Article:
There is both a literal and figurative – and certainly tactile – difference in the nature of electronic communications that is dramatically less satisfying, even with stylized fonts. And indeed, a whole generation of young people has never experienced the exquisite pining wait for a piece of personal handwritten correspondence. Nor have they enjoyed the anticipation and elation of unfolding the stationery to reveal the physical beauty of the written word and the romance of the art that someone took the time to create just for them.

The idea of waiting for anything in this world of rapid-fire discourse is perhaps what is really at issue. We’ve become addicted to the immediate gratification of the latest buzz of electronic snippets. When I’m in a cell dead zone or my battery is out of juice, I sometimes feel the adrenaline shoot through me and the fear grow in the pit of my stomach that I must be missing something important, whether relevant to my existence or not.

Eventually I succumb and put the phone away, defeated. Next time this happens, I hope that I dig out pen and paper and write a letter about it. Perhaps I’ll even do so in a park under a tree. I know of a bench that has a metal plaque with the apt quote: “To sit in the shade on a fine day and look upon verdure is the most perfect refreshment.” Yes, those are indeed Jane Austen’s words. Who better to inspire a letter?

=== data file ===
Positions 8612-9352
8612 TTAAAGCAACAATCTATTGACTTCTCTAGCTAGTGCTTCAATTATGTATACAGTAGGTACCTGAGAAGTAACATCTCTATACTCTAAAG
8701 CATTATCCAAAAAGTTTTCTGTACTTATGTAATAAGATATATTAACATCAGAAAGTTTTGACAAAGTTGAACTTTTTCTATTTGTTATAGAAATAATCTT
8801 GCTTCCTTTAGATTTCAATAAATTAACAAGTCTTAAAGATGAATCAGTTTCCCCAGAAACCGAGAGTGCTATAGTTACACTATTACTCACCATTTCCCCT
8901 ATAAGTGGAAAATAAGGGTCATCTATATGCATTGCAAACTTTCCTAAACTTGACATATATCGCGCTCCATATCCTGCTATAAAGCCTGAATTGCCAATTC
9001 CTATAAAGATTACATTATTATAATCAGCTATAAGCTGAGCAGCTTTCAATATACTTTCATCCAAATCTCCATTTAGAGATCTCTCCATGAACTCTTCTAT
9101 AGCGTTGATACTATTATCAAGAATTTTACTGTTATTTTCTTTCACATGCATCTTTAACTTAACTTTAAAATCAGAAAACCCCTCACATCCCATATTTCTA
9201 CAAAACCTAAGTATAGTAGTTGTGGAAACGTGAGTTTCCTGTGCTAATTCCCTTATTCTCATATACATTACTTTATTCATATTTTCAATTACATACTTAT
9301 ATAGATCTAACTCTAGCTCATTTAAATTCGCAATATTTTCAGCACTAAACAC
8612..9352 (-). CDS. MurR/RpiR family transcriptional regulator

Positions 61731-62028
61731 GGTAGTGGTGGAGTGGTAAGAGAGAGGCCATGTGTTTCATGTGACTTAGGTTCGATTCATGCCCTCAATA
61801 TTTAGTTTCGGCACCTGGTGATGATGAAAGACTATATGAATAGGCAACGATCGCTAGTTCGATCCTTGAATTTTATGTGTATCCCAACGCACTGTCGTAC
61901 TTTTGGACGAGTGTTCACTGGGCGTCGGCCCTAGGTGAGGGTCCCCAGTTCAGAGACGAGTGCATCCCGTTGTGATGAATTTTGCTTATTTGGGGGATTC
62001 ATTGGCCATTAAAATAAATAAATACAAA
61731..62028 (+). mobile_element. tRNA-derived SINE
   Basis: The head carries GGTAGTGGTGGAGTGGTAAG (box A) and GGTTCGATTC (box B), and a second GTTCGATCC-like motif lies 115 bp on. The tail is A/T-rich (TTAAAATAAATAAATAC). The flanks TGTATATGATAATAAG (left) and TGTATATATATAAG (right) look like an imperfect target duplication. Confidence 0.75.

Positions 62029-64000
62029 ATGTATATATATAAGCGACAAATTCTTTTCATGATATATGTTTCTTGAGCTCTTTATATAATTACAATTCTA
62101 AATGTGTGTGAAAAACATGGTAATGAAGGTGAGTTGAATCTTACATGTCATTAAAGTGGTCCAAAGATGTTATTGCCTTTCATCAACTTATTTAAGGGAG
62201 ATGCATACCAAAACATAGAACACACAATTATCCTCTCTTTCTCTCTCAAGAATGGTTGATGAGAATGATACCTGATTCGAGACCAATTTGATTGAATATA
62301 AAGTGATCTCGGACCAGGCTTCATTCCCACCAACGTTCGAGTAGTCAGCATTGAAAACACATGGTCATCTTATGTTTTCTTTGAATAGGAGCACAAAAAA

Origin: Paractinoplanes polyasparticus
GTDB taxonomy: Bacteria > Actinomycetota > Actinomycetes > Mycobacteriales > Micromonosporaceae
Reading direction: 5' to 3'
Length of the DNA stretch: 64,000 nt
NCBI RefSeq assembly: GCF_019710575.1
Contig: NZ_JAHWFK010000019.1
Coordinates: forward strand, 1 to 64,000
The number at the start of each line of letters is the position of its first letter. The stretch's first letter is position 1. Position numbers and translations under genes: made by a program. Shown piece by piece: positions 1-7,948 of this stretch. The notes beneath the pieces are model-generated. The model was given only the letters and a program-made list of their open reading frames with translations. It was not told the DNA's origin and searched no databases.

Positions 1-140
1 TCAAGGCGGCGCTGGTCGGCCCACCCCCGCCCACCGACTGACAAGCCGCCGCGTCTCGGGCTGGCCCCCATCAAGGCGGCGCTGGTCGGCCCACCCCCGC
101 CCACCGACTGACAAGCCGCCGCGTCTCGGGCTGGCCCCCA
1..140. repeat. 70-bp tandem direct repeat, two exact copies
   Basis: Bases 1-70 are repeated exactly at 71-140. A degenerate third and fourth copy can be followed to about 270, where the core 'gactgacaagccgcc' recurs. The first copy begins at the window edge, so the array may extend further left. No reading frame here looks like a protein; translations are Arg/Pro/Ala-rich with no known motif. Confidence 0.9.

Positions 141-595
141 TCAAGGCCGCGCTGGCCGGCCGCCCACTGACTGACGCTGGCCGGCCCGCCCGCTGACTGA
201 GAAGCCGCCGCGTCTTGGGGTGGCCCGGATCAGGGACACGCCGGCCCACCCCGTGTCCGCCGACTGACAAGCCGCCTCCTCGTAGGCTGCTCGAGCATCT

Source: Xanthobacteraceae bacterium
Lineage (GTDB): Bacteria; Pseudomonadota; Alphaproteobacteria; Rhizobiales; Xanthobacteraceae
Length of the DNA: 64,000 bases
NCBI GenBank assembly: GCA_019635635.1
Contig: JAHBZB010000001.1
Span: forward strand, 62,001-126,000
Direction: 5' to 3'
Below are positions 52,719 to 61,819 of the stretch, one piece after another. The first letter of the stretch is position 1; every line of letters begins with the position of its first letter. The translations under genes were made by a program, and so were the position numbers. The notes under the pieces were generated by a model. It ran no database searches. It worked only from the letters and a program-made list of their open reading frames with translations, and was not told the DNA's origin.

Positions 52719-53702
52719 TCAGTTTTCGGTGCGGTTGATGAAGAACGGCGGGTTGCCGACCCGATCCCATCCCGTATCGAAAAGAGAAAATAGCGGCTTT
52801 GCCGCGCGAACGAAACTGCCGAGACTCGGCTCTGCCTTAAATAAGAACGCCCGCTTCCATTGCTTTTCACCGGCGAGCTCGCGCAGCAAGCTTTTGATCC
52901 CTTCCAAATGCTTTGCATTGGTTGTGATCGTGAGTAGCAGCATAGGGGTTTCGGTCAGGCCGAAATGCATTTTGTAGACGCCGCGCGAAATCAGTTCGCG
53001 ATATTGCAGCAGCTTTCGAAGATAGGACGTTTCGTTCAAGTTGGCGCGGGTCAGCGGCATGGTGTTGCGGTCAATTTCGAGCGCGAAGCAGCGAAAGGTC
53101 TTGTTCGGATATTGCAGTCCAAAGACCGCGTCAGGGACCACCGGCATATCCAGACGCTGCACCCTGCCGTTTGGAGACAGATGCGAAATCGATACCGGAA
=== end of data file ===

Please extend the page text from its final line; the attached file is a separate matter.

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A few words about poetry

The words of ancient poets danced and droned as they spun tales of delight and dread about gods and goddesses; fight, flight and plight. Legends were borne brilliantly through metaphors, dreamscapes and visions, illuminated by wit and wonder.

Language was precious then and remains precious now, but for different reasons. In this day of short attention spans and information overload, what place has poetry?

In our glut of words, we need to find a new efficiency; an essential epiphany. Those lines that stay with you – that provide the visceral, evocative, poignant and resonant meaning to create a lasting impression – are the essential epiphanies. This is how poetry can help us cut through the clutter in an art of language that creates understanding and connection.

Here, too, less is often more. It’s not about absence, but intensity; where themes and ideas are expressed through the eloquence of essential meaning. Here are a few reminders from 100, 200 and 450 years ago…

dickinson

auden

keats

shakespeare

 

And one from me: Demarcation: A Riddle.

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The Heart of Frost

Suddenly, it struck
crisp as that winter day:
“Look!” I said. “A heart – right there.”

We watched buds in spring
turn deep green from gold
the heart then secret,
whispering beneath
rich hues that fell away

Only cold laid bare its beauty
lightning creator defied;
silenced by irony

Then the trimmers came
methodical and swift,
oblivious by task, duty
And as the chipper ground,
I knew again what Frost meant:
“Nothing gold can stay.”